In September 2001, DFM Engineering personnel completed a
major upgrade of the 1.52M telescope at the Boyden
Observatory near Bloemfontein, South Africa.
The telescope has had an interesting history dating back
to the 1880's when it was funded by a wealthy Boston mechanical
engineer named Uriah Atherton Boyden. Mr. Boyden willed $238,000
to Harvard College for the purposes of constructing an observatory.
The observatory was founded in 1891 in Arequipa, Peru, as
a southern observing station of Harvard College. In 1926 the
observatory was moved to Bloemfontien, South Africa, where
better weather conditions exist.
Several upgrades have been performed during the history
of the telescope: for example, the majority of the telescope
mounting was replaced in 1933. A new mirror cell was designed
and built in Hamburg, Germany, in the early 1960's. New Cervit
optics were installed in the late 1960's.
More recently the control system and motors were replaced
with a single micro stepped motor per axis using commercial
motor controls commanded by a home built controller. This
system was unreliable, unwieldy, difficult to use, and provided
no pointing information.
DFM Engineering was contracted to install our well
Control System (TCS) to the telescope and to provide
engineering and technical services needed to get the
telescope functioning in a research manner.
Based upon a previous visit by Dr. Frank Melsheimer,
new secondary drives were designed and fabricated in
the DFM Engineering shops for the Right Ascension and
Declination motions and for the focus drive. A quality
focus position encoder was also added to allow precise
and repeatable focusing of the telescope.
Installing the new Right Ascension secondary drives
was quickly accomplished.
The Declination drive was another matter.
A cutout approximately 8 inches by 12 inches was needed
in the Declination counterweight (housing the Declination
worm gear set) to allow access for the new secondary
The wall thickness of the cast iron housing was 1.5
inches (38 mm). This cutout and another smaller one
required 3 days of drilling a series of holes then sawing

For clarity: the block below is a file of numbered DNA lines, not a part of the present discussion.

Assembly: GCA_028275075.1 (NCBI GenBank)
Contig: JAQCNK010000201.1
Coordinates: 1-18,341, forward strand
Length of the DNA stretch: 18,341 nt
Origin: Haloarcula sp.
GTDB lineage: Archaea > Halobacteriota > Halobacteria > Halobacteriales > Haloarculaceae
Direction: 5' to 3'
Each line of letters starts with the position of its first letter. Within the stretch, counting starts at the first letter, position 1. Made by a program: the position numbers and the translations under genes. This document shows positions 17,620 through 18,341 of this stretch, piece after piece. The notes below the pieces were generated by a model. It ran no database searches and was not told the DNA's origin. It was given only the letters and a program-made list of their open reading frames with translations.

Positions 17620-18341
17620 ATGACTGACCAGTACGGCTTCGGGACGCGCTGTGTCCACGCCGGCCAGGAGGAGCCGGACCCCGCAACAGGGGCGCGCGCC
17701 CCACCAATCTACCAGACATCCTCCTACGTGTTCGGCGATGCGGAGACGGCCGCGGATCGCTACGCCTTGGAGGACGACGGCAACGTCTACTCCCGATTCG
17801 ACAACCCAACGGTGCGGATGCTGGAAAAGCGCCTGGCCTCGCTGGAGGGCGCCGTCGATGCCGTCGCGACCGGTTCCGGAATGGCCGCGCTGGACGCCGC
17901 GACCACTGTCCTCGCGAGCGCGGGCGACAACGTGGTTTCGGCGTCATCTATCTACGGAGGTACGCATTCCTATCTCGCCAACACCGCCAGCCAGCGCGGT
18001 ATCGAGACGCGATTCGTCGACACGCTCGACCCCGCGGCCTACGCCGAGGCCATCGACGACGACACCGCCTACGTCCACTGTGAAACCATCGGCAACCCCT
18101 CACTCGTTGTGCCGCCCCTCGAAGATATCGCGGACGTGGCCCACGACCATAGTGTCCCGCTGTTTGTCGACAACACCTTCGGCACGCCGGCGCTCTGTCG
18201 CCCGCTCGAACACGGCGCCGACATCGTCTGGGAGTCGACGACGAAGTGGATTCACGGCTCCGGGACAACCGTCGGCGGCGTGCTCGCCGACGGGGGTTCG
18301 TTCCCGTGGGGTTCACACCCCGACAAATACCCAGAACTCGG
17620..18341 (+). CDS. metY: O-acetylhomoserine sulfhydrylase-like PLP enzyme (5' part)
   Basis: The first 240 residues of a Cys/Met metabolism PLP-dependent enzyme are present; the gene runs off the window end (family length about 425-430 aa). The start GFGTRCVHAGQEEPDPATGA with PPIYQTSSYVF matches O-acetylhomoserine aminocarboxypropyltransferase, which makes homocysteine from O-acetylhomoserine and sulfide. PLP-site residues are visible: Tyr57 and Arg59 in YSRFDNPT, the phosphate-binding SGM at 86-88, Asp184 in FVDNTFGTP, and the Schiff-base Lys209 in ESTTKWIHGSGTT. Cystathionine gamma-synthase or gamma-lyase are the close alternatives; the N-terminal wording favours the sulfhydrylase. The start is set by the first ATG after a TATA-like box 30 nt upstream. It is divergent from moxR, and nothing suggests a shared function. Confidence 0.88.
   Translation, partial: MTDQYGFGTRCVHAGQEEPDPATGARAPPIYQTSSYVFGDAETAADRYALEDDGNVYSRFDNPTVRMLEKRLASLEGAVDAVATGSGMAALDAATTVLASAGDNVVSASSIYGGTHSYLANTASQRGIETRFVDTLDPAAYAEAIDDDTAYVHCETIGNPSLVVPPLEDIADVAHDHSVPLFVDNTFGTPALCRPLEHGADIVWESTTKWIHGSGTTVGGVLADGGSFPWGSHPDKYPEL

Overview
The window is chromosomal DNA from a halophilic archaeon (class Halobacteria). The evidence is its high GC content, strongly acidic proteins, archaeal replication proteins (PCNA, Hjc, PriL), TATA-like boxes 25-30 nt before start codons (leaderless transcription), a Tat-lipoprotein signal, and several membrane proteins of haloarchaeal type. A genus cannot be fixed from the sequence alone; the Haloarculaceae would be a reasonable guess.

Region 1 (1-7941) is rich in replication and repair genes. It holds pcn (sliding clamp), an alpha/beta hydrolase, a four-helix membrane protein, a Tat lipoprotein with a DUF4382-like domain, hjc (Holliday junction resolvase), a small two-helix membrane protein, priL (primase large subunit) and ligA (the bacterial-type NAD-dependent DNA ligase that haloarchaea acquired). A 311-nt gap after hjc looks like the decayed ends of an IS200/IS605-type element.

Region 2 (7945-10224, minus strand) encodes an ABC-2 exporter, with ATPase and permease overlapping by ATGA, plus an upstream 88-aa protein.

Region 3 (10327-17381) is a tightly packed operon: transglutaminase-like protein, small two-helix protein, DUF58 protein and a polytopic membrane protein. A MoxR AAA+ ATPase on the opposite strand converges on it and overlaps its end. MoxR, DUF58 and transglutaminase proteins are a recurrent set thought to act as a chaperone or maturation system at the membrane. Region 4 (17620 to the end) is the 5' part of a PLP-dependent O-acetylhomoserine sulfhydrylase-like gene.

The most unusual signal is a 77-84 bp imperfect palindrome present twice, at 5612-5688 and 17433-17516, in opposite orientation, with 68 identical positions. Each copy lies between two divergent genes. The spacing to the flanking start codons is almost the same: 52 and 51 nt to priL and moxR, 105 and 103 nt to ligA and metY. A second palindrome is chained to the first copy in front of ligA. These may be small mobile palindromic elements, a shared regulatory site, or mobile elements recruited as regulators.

through the remaining metal.
The sides of the new cutout were then carefully cleaned
up with a grinder and files.
The Declination drive worm and wheel were cleaned and
re-lubricated with a special grease that we have found
to provide the best lubrication for telescope worm gears.
Lubrication tubes were provided to allow lubricating
the Declination worm and wheel from outside of the housing.
We replaced the existing single speed
focus motor with a D.C. servo motor. The new motor provides
2 speed operation from the hand paddle and a "GO
TO FOCUS" position capability from the TCS. The
faster speed is significantly faster than the original
speed while the slow speed allows setting the focus
An absolute encoder was added to provide focus position
with a resolution of 12 microns at the secondary mirror.
One resolution element produces a change in the image
diameter due to focus of less than 0.1 arc seconds.
We also reworked the attachment of the secondary mirror
cell to the focus ram as there was some lost motion
between these components affecting the collimation and
preventing satisfactory Declination position repeatability. Pointing measurements show we were successful as the Declination
pointing is now better than 10 arc seconds RMS.
The dome was encoded to provide azimuth information
for the automatic
dome control feature of the TCS. The TCS was interfaced
to the existing dome motors so the dome may be controlled
from the hand paddle or automatically. In the process
of installing the dome encoder and controls, recommendations
were made for the maintenance of the dome drive gear
reducers - these gear reducers have been in service
for decades without any service.
The primary mirror cell was also reworked.
The existing radial supports were found to be frozen
The repair required critical machining of some of the
components to increase the clearance.
The cell design also suffered from the lack of tip/tilt
Although there were 36 counterweighted lever supports, there
were no hard points to define the mirror axial position. We
removed 3 of the counterweight assemblies and replaced them
with suitable adjusting screws. Now the primary mirror is
adjustable in tip/tilt and centering which allows the optics
to be collimated.
With the worm gears un-meshed, we were able to determine
that the bearing friction was quite low in Right Ascension
and Declination and the difference in the bearing torque
required to initiate movement and to continue movement
(the "stiction") was also very low. These
bearing friction values are key to providing a telescope
that responds well to motion commands and points well.
The mesh of the R.A. and Declination worm gears was
then set for minimum backlash and still operate over
the entire motion range of the telescope. After extensive
balancing of the telescope in 4-axes, the telescope
slews and tracks satisfactorily.
Extensive pointing measurements were made with the
telescope on both sides of the pier. The typical pointing
is now better than 25-arc seconds RMS. If preload motors
were added to the drives to remove the backlash, the
pointing could be improved to about 15 arc seconds RMS.
A new primary light shield was designed to provide
an 80 mm diameter field to support the new CCD camera
system that will be used on the telescope.
The excellent weather conditions allowed extensive
testing of the telescope and training of the observatory
personnel in the use and maintenance of the telescope
and control system. This experience will allow the observatory
personnel to maintain the system in-house.
With the completion of the control system upgrade and
the other necessary improvements, the telescope
is now ready to begin another productive life serving
the astronomical community.